The second Tier One ripple comes when the Tier One player dropping to us will require slightly higher bonus money than is currently allotted to our draft slot. As you might expect, these ripples are smaller than those in the scenario above, and can generally be limited to two or three of your final picks in the top ten rounds being utilized to free up cash (signing a player for a nominal amount in order to repurpose their slot allotment). This strategy should also be paired with at least one significant back-up plan post round ten, and still leaves room, generally, for one more aggressive play in the top five rounds, so long as you are willing to leverage your lower single-digit-round picks to continue to free up additional money. Again, the quality of your player evaluations is key, as you will need to excel in finding value while targeting players generally expected to come off the board later than you select them.
The third and final category of ripples is caused by selection of a Tier One candidate that could reasonably be expected to sign for around what our slot allotment affords us. This will only happen if the Tier One candidate is someone you have rated more highly than the teams picking ahead of you (such that the player and his advisor have an industry valuation set somewhere around your slot amount), or if the player simply has no interest in continuing scholastic ball and is dead set on turning pro. In either case, this is the ideal situation, where we are able to land one of our preferred picks without having to sacrifice flexibility in actions later in the draft. So, what sort of ripples do we expect to run through our draft if our Tier One candidates are available to us?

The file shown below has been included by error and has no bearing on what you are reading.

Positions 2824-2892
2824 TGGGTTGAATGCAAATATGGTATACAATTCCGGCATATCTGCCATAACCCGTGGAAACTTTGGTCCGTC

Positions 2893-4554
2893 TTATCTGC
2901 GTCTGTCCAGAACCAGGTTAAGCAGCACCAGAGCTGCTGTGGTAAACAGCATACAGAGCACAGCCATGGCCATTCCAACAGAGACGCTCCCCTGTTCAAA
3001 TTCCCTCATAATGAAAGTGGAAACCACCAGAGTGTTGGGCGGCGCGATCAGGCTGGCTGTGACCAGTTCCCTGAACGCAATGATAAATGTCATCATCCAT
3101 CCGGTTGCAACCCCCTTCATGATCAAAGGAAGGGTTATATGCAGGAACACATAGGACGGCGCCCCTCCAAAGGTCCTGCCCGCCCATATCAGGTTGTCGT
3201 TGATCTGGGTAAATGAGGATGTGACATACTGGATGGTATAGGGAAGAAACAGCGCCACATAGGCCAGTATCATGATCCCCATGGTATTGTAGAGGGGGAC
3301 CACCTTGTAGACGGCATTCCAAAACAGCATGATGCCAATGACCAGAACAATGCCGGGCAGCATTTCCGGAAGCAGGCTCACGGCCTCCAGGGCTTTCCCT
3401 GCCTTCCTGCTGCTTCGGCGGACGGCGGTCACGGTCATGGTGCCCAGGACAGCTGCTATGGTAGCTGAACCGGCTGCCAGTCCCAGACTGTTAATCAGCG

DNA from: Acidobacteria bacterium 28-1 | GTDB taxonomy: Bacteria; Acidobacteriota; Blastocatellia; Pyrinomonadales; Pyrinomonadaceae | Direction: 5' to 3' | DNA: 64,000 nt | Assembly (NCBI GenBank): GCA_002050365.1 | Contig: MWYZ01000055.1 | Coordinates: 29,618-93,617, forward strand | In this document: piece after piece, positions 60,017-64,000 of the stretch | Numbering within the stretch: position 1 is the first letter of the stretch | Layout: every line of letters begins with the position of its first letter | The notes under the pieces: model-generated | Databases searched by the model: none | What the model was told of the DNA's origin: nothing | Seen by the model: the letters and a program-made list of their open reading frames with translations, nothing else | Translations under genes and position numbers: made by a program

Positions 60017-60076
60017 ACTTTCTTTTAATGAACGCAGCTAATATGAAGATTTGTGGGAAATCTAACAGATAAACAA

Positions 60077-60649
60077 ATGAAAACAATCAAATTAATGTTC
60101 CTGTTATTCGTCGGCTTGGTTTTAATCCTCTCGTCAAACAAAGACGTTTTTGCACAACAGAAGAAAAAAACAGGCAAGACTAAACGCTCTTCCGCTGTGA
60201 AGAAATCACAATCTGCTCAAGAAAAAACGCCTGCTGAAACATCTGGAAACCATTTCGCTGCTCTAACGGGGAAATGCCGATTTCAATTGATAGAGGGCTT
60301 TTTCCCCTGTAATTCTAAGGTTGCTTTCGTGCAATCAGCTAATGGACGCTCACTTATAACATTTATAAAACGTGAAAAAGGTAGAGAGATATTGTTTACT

Setting Our Options and Expectations
Before delving into this, I want to briefly state that the analysis in this section is not based on information specific to Appel, Gray, or Frazier. As a general matter, my preference is not to discuss signability of players or requested bonus amounts, and most certainly not this far ahead of draft day. More than anything, this is out of respect for the process the players and organizations have to navigate; both sides have reasons for wanting certain numbers private or public. My preference is to steer clear of that aspect of negotiations, so the analysis in this section is based on a general examination of the player profile types of each of Gray, Appel, and Frazier, and how those profiles would generally be viewed as far as their perceived leverage at negotiation time.